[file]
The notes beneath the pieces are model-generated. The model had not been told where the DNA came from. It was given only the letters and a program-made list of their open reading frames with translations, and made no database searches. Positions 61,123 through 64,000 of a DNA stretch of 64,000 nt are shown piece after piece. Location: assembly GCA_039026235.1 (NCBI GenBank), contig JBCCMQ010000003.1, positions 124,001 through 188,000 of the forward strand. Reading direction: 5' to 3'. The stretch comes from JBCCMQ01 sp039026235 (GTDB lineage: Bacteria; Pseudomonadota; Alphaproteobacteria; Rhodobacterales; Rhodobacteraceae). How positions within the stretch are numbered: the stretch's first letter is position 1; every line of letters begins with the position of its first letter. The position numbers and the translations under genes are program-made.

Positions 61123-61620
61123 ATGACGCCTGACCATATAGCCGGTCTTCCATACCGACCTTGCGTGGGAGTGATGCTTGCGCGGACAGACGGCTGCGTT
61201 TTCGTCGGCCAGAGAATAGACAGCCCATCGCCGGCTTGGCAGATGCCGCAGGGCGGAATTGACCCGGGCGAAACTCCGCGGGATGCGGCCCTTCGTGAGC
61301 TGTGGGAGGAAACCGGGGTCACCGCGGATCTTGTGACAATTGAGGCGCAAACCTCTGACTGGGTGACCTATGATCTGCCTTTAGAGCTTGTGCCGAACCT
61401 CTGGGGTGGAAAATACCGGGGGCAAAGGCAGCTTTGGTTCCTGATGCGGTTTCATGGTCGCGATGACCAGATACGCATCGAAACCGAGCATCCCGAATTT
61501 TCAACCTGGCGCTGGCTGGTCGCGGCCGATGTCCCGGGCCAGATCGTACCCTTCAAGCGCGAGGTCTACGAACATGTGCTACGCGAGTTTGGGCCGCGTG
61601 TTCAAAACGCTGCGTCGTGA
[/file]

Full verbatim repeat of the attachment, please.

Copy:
The notes beneath the pieces are model-generated. The model had not been told where the DNA came from. It was given only the letters and a program-made list of their open reading frames with translations, and made no database searches. Positions 61,123 through 64,000 of a DNA stretch of 64,000 nt are shown piece after piece. Location: assembly GCA_039026235.1 (NCBI GenBank), contig JBCCMQ010000003.1, positions 124,001 through 188,000 of the forward strand. Reading direction: 5' to 3'. The stretch comes from JBCCMQ01 sp039026235 (GTDB lineage: Bacteria; Pseudomonadota; Alphaproteobacteria; Rhodobacterales; Rhodobacteraceae). How positions within the stretch are numbered: the stretch's first letter is position 1; every line of letters begins with the position of its first letter. The position numbers and the translations under genes are program-made.

Positions 61123-61620
61123 ATGACGCCTGACCATATAGCCGGTCTTCCATACCGACCTTGCGTGGGAGTGATGCTTGCGCGGACAGACGGCTGCGTT
61201 TTCGTCGGCCAGAGAATAGACAGCCCATCGCCGGCTTGGCAGATGCCGCAGGGCGGAATTGACCCGGGCGAAACTCCGCGGGATGCGGCCCTTCGTGAGC
61301 TGTGGGAGGAAACCGGGGTCACCGCGGATCTTGTGACAATTGAGGCGCAAACCTCTGACTGGGTGACCTATGATCTGCCTTTAGAGCTTGTGCCGAACCT
61401 CTGGGGTGGAAAATACCGGGGGCAAAGGCAGCTTTGGTTCCTGATGCGGTTTCATGGTCGCGATGACCAGATACGCATCGAAACCGAGCATCCCGAATTT
61501 TCAACCTGGCGCTGGCTGGTCGCGGCCGATGTCCCGGGCCAGATCGTACCCTTCAAGCGCGAGGTCTACGAACATGTGCTACGCGAGTTTGGGCCGCGTG
61601 TTCAAAACGCTGCGTCGTGA